That was a restful month (spent in Jerusalem, where I will be until August 5th.)
The time away has been good. Restorative. And I appreciate that.
I've added a new practice to my Jewish spiritual life--minchah and maariv prayer on a daily basis, which at first was challenging to find the time for but now I find myself running to it, the language serving as a brief meditative interlude in my day. An escape from myself and a humbling offering of my being to life beyond myself. It's good.
I struggle with that, to tell you the truth, because there is, especially in a city of such fervent spiritual aspirations, the quality of "escape" to one's practice, the quality of "transcendence" which is both the goal and the abyss--the place one may strive to arrive at while not wholly losing oneself. Not that I'm worried about that. My evil inclination is strong enough to keep myself on the spot and anyway, only the worst angels would invite me in to their own fortress of among the ephemerally divine.
In my younger days, I withheld my practice because I didn't want to be like "those" who did it--there was real terror in my experience of strong practice. I was talking to an orthodox friend about this and he shared with me a story of his own--that when he was a young man he was once in a Talmud class with an important scholar and was making cracks about the text when the teacher said to him, "You make your jokes to cover up how much you love to do this." And I knew exactly what he meant. And when I heard that story this summer, that's when I decided to simply let go and be myself--a terrifying and liberating act.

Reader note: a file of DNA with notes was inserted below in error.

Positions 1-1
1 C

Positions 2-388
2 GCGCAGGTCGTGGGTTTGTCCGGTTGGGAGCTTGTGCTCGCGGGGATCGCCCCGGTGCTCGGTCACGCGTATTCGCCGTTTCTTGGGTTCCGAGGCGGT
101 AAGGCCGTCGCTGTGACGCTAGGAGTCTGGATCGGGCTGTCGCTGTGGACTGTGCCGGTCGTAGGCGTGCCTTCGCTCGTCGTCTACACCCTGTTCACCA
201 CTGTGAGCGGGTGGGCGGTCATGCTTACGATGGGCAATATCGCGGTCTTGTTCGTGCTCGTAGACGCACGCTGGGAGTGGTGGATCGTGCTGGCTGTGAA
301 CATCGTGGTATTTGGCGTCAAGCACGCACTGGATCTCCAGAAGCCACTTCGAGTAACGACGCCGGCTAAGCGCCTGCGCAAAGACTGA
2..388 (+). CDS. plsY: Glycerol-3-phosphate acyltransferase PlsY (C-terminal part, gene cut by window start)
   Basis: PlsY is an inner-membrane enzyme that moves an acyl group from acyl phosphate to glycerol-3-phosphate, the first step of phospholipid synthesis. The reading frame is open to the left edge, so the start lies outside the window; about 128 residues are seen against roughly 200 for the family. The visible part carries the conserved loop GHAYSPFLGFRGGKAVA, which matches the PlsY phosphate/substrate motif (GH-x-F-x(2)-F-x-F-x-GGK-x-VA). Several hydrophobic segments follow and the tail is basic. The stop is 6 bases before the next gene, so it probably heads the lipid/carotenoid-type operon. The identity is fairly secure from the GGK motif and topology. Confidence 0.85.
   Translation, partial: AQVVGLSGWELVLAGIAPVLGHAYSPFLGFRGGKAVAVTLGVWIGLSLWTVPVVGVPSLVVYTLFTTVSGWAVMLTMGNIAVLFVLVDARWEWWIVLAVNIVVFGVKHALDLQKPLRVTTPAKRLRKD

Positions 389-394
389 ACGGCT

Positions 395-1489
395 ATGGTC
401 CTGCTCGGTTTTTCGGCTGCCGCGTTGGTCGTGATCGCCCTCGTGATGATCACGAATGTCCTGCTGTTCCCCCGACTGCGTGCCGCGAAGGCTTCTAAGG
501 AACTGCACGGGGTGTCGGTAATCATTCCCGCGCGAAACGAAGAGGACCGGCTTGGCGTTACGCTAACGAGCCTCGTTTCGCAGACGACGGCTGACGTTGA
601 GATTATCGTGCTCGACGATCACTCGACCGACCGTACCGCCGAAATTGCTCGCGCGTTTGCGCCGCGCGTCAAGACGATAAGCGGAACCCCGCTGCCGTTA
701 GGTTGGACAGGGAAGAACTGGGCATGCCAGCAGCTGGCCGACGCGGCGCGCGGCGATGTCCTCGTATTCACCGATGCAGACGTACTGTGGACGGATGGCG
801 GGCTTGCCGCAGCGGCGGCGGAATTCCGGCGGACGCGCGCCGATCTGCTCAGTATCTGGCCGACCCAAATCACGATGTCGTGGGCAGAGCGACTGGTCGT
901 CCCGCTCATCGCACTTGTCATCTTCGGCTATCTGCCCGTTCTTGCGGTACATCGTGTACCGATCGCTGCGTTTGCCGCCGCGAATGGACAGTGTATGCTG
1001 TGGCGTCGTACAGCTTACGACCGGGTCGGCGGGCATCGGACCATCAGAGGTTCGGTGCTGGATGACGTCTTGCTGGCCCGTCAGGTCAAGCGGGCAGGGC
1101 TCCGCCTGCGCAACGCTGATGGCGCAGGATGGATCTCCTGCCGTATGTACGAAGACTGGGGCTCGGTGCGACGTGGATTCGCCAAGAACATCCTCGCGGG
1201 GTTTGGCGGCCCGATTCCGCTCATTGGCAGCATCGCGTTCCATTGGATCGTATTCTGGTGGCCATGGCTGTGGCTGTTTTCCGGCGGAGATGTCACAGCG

I don't know a lot of Reform rabbis who pray three times a day, much less Reform communities that offer a minyan three times daily (or even once a day). So there is the communal loneliness of taking this on alongside a deepening and decidedly less lonely relationship with God. Ironic. But to tell you the truth, I more and more see myself not as a "Reform" rabbi but as a rabbi who works in a Reform synagogue, who is guided by liberal theological values, who has his practice (a work in progress, as it should be, right? "Reform is a verb," they used to say, afterall) while teaching others in his community at the varieties of levels and expressions of Jewish life as people choose. The titles don't really matter. The integrity of the process does. To quote a favorite passage from a rabbinic commentary about Abraham sacrificing Isaac: "It's not where you're going, it's how you get there."
So in my month off, in Jerusalem, a place where I feel so at home, I take upon myself new obligations while resting from the hard work of another year's professional obligations, preparing for, yet again, the complex journey of serving, with love and devotion, my community.
I have a lot of thoughts to share from the past month. Observations about life here in Israel (Obama, the ultra-orthodox, the Iranians, the health care debate from a distance) thoughts about denominations in general, the importance of pluralism in building Jewish life today, the Hebrew language, and the ways in which Jewish citizenship here in Israel is defined in a completely different way from Jewish citizenship in America, and what that means for us as a community.
So reader: I'm back from summer vacation. Looking forward to talking and learning with you again.